Resolution of Uzbek border disputes heralds increasingly united Central Asia

By Rustam Temirov

Uzbekistan is the only one Central Asian country that borders all four of its neighbours. The legend gives the length of its borders with Kazakhstan, Kyrgyzstan, Tajikistan and Turkmenistan in thousands of kilometres. [Caravanserai]

Uzbekistan is the only one Central Asian country that borders all four of its neighbours. The legend gives the length of its borders with Kazakhstan, Kyrgyzstan, Tajikistan and Turkmenistan in thousands of kilometres. [Caravanserai]

TASHKENT -- Uzbekistan's efforts to resolve its border disputes with its neighbours are paying off and could facilitate more co-operation among Central Asian states, analysts say.

After decades in limbo, Uzbekistan and Kazakhstan last month settled their disputes over the entirety of their shared border.

Uzbek President Shavkat Mirziyoyev and his Kazakh counterpart, Kassym-Jomart Tokayev, on December 22 signed a border demarcation agreement during the closing ceremony of a summit held in Tashkent.

"This agreement completes the international and legal establishment of Kazakhstan's entire national border on its southern frontiers," Tokayev said, according to

Mirzachul District, Uzbekistan, which borders Kazakhstan, can be seen in this photo taken October 17. [Khakimzhon Fozilov]

Mirzachul District, Uzbekistan, which borders Kazakhstan, can be seen in this photo taken October 17. [Khakimzhon Fozilov]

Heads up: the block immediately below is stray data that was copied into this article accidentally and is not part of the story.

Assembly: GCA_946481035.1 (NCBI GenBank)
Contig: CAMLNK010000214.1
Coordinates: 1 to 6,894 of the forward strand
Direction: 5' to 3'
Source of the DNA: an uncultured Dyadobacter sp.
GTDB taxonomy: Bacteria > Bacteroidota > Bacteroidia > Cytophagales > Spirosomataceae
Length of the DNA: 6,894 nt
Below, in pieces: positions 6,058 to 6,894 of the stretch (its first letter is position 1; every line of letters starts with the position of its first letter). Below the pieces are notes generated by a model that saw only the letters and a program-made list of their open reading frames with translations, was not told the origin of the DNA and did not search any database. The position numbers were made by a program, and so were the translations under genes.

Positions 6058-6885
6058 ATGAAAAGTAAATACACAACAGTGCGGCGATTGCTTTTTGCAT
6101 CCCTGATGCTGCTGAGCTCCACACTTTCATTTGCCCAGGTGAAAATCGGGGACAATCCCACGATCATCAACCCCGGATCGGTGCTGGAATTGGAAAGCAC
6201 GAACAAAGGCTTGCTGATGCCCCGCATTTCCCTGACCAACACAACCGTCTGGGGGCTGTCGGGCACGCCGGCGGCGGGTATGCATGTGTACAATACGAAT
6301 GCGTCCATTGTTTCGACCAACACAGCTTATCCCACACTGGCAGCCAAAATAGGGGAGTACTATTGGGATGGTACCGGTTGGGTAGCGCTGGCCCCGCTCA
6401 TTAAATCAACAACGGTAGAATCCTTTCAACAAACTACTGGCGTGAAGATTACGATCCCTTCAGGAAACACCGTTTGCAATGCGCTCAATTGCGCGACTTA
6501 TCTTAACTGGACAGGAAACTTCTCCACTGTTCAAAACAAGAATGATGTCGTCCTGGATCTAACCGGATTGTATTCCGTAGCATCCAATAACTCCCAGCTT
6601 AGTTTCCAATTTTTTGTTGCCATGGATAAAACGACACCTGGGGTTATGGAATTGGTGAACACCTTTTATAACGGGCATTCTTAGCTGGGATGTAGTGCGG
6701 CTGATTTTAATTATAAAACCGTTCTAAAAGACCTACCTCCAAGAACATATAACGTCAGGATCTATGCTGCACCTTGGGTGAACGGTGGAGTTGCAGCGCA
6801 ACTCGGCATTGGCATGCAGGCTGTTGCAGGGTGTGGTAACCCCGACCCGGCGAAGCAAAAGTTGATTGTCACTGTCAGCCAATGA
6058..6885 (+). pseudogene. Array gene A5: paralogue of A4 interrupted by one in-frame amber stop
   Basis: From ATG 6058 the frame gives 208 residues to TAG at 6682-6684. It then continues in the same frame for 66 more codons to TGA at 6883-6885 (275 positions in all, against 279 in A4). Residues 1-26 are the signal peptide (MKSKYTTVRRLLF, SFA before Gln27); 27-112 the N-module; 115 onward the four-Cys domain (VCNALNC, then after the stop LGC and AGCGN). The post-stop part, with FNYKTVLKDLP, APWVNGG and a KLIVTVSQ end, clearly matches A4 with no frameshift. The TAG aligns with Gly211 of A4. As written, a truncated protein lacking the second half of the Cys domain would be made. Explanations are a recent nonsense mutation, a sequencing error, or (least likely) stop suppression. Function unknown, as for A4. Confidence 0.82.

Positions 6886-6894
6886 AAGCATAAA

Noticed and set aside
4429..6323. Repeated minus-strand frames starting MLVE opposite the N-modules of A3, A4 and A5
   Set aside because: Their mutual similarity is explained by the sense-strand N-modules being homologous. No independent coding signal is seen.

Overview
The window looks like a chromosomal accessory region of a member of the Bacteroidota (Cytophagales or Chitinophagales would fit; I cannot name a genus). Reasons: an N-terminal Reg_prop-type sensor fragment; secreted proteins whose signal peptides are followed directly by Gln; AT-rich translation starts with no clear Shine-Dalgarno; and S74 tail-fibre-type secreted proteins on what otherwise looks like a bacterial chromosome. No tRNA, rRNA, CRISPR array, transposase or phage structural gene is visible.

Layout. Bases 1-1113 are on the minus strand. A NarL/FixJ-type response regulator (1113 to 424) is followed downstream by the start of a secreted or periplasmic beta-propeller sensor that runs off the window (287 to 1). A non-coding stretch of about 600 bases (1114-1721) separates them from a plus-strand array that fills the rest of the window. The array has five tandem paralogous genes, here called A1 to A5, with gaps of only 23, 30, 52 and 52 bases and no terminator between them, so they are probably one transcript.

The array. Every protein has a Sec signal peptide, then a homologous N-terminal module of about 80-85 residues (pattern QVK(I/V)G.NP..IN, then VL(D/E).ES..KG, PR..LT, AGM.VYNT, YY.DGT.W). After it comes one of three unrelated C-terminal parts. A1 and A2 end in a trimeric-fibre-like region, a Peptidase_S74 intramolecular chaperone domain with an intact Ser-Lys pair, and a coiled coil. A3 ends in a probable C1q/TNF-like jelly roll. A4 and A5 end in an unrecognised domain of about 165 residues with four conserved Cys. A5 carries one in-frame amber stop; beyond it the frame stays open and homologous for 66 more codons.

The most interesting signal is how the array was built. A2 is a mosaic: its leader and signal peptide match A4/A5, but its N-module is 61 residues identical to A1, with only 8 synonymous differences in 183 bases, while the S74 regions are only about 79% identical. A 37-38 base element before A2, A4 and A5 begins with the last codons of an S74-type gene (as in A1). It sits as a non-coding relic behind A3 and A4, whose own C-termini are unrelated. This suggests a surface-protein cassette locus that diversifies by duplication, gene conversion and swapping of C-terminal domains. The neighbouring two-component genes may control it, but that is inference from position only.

The signed document will help advance peace and security in the region, said Mirziyoyev.

"Our border has always been and will remain a border of friendship and good-neighbourliness," he said.

Resolving borders

The recent agreement means that that Uzbekistan and Kazakhstan have no standing dispute over borders for the first time since gaining independence 31 years ago, according to Farhad Tolipov, an Uzbek political analyst.

Relations between the two countries have become much warmer, culminating in the December agreement, he said.

"The current context of the war in Ukraine might have provided an additional impetus, but the entire evolution and history of Kazakh-Uzbek relations also led to this moment."

"As the two largest states in the region, they carry a burden of special responsibility for the unity and cohesion of the Central Asian countries," Tolipov said.

The agreement also sends an important signal to the other Central Asian states, he said.

"Two countries have shown that they have no border disputes. If there are still any unresolved segments of border -- for example ... in relations between Uzbekistan and Kyrgyzstan, or between Tajikistan and other countries -- they can be resolved," he said.

The demarcation of the borders is not just a political step -- it also heralds the expansion of economic co-operation and development of cross-border trade.

For instance, in 2021 trade between Uzbekistan and Kazakhstan reached $4.3 billion, reported last February.

It exceeded $4 billion in just the first 10 months of 2022, Kazakh Deputy Prime Minister Serik Zhumangarin said in December in Tashkent, according to Kazakh Prime Minister Alikhan Smailov's press office.

The countries wish to attain $10 billion of annual trade within five years, Astana Times reported last May.

Becoming good neighbours

While the Soviet Union's disintegration brought independence to Central Asia's nations, it also left unresolved border issues and strife.

Uzbekistan is the only Central Asian country that shares borders with all four of its neighbours.

In recent years, Tashkent has made a concerted effort to resolve border disputes with its neighbours.

Uzbekistan and Kyrgyzstan on November 3 inked an agreement covering separate disputed sections of the Kyrgyz-Uzbek border spanning 302.29km, particularly around the Kempir-Abad reservoir -- known as the Andijan reservoir in Uzbekistan.

The total length of the two countries' shared border is 1,378km. Until 2017, only 85% of it had been demarcated.